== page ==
My parenting style stems from my studies in child psychology, and from my own experiences living with my older brothers. It’s not new information but your parents/ caregivers are one of the biggest factor in shaping your identity.
I want you to think about your childhood. How were your parents like while you were growing up? Were they attentive? Were they stern? How did it shape you today?
So before we continue…let’s do some basic review of the most popular parenting styles:
***I do not own any of video clips posted on this page, this is just for educational purpose.
- A lot of nurturing
- No enforcement of rules. The children do as they please.
- For ex:
- stern discipline
- controlling children through punishments–which may include the withdrawal of parental affection.
- For example:
- ***A lot of people confuse authoritative and authoritarian because they sound so similar.
- Similar to permissive parents in that there are no rules/expectations of the child. The only difference is that there is a lack of warmth and nurture.
- The parents do the bare minimum amount and nothing more for the child.
As a Result:
- Kids from authoritative families:
- Better skills to adapt/ adjust with life changes/ social environment
- More successful at school
- Kids from authoritarian families are more likely to:
- defiant behaviors
- Suffer from low self esteem
- suffer with depression and anxieties
- Kids from permissive families are:
- Less likely to experience behavioral problems
- Fewer emotional problems
- More troubles and achieve less in school
- Kids from uninvolved families perform the worst in all areas per a 25 year study that was conducted on adolescent and parents.
Ok— back to how I apply this to my life…
I lost my parents at the age of 9-10 and was forced to move in with my oldest brother. Though I only lived with him for 6 years of my life, those 6 years were the longest and most painful years of my life. Though I have never been to prison LOL, I would describe it as living in a prison.
The rules in my big brother’s house were: no laughing, no playing, no jumping, no running, no going outside, simply ‘do as you are told, don’t question the authority/adults’ basically it is the authoritarian approach.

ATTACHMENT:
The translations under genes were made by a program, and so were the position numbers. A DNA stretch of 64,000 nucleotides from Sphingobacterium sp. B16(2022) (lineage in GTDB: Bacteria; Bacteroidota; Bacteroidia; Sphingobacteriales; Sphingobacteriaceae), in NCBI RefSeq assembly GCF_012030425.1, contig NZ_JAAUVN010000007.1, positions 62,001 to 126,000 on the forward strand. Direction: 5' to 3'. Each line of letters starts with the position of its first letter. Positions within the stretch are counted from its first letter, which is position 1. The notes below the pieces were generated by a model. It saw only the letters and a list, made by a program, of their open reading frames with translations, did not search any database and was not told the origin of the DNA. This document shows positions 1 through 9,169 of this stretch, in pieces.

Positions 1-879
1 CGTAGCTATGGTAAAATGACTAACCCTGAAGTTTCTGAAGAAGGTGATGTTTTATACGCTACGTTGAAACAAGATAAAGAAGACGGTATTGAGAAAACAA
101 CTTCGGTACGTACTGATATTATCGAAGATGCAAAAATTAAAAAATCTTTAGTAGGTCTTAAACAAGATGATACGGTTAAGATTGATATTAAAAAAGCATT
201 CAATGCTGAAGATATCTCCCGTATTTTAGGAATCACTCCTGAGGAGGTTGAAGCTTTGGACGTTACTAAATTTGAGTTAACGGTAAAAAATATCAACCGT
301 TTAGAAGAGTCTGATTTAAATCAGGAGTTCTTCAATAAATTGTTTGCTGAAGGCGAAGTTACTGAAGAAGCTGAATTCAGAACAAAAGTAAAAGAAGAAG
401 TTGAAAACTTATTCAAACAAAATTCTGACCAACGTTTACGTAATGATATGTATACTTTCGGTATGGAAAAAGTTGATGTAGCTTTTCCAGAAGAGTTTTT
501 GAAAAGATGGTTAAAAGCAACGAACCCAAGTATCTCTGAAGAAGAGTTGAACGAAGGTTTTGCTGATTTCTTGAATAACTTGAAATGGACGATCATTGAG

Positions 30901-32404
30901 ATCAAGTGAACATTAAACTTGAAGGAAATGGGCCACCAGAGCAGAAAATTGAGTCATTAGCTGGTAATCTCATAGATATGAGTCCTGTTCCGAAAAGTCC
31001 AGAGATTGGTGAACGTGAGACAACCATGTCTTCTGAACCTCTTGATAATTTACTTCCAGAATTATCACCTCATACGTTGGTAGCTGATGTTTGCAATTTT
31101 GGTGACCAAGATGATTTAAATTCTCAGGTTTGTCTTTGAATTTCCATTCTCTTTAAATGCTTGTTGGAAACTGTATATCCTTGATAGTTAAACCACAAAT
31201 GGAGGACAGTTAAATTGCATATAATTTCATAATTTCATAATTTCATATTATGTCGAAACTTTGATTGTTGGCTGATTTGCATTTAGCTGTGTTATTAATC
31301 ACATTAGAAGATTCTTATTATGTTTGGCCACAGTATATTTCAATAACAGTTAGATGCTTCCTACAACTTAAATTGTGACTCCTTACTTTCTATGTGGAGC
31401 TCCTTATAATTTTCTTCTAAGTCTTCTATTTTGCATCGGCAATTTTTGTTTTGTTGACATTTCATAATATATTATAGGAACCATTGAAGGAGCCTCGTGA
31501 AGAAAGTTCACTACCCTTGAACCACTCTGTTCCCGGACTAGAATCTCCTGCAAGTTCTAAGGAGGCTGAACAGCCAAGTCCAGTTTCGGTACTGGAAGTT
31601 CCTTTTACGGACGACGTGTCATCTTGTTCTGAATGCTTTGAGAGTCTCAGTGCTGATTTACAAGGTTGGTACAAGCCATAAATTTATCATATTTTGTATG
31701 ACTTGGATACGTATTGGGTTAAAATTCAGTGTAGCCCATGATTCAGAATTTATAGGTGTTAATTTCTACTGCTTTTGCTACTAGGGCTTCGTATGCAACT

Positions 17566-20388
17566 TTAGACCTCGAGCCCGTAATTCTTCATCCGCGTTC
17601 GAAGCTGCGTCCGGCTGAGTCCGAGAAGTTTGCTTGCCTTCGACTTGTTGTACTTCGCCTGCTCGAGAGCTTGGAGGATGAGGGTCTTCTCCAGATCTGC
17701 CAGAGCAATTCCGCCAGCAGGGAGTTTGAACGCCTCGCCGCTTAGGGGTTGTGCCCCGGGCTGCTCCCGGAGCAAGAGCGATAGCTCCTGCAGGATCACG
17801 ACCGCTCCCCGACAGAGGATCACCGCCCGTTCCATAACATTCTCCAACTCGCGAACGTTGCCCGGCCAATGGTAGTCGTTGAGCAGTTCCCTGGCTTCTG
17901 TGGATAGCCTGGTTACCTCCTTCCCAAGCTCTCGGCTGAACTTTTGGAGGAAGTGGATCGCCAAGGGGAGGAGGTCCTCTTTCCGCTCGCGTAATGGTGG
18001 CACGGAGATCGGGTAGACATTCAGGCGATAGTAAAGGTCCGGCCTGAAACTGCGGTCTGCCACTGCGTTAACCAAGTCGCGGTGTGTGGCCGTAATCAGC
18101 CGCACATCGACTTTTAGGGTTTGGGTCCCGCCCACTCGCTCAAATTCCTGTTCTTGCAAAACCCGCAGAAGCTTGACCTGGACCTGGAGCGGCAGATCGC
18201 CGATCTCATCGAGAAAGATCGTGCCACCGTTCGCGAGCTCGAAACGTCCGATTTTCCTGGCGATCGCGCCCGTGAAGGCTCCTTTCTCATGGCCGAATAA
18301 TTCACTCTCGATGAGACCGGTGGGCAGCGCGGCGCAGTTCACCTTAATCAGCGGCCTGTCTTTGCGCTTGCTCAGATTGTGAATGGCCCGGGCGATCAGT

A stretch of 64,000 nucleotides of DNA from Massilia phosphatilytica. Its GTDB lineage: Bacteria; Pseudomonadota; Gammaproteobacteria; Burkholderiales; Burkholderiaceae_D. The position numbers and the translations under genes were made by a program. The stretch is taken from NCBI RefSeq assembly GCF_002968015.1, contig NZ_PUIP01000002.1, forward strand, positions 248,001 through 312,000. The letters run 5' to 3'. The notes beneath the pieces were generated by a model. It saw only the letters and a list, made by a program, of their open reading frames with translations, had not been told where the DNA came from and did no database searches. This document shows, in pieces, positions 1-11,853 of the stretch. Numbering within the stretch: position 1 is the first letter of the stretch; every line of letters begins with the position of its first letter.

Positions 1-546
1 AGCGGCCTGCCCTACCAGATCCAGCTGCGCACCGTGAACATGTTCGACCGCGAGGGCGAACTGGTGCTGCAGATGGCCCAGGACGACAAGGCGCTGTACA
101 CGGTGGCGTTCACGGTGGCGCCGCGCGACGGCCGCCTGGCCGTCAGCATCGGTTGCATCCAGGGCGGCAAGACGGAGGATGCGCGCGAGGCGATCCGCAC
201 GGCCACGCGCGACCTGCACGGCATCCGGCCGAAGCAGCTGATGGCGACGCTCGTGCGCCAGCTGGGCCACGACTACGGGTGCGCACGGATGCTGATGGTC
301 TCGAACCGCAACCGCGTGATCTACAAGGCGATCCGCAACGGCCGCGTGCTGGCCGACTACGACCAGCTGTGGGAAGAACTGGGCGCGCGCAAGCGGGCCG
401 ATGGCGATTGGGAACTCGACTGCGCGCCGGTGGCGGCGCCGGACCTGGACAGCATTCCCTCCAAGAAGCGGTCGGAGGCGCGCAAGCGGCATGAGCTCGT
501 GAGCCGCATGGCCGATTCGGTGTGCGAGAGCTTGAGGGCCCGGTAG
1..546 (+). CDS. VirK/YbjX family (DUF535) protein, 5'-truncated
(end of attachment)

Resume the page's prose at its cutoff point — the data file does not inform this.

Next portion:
I don’t know exactly when, but somewhere along the line, I lost my voice and my identity. I was scared to speak up in class, and even when I needed help, I was scared to ask for help. Yes, many of my teachers encouraged me to speak up, but how can I? It was conflicting with what I was being taught at home. I am a child, and children do not know anything – or so I am told by my oldest brother. I was confused.
I just shared a lot of bit of my upbringing to show you, an example of the sad after-math of an authoritarian approach. Many of my 20s were spent soul searching, reflecting and trying to find my voice and identity and eventually I did, after years of therapy.
Because of the emotional turmoil that I endured from this authoritarian approach, I steered clear from it. Not everyone has a happy childhood, but we can try to use our experience as a light house to guide us to provide a happy childhood for our little guy. So def, safe to say that Bounmee and I, uses the authoritative approach, and will continue to use it to foster growth in our son.
So how can we as parents be more authoritative? Share-Share-share!!!
Implications: Keep in mind that this study was on American families; though it may be applicable to some families/cultures, this does not apply to every culture/families out there.
Works cited from:
“4 Parenting Styles – Characteristics And Effects.” Parenting For Brain, 1 Aug. 2017, www.parentingforbrain.com/4-baumrind-parenting-styles/.
Baumrind, D. (1966). Effects of Authoritative Parental Control on Child Behavior, Child
Development, 37(4), 887-907.
Baumrind, D. (1967). Child care practices anteceding three patterns of preschool
behavior. Genetic Psychology Monographs, 75(1), 43-88.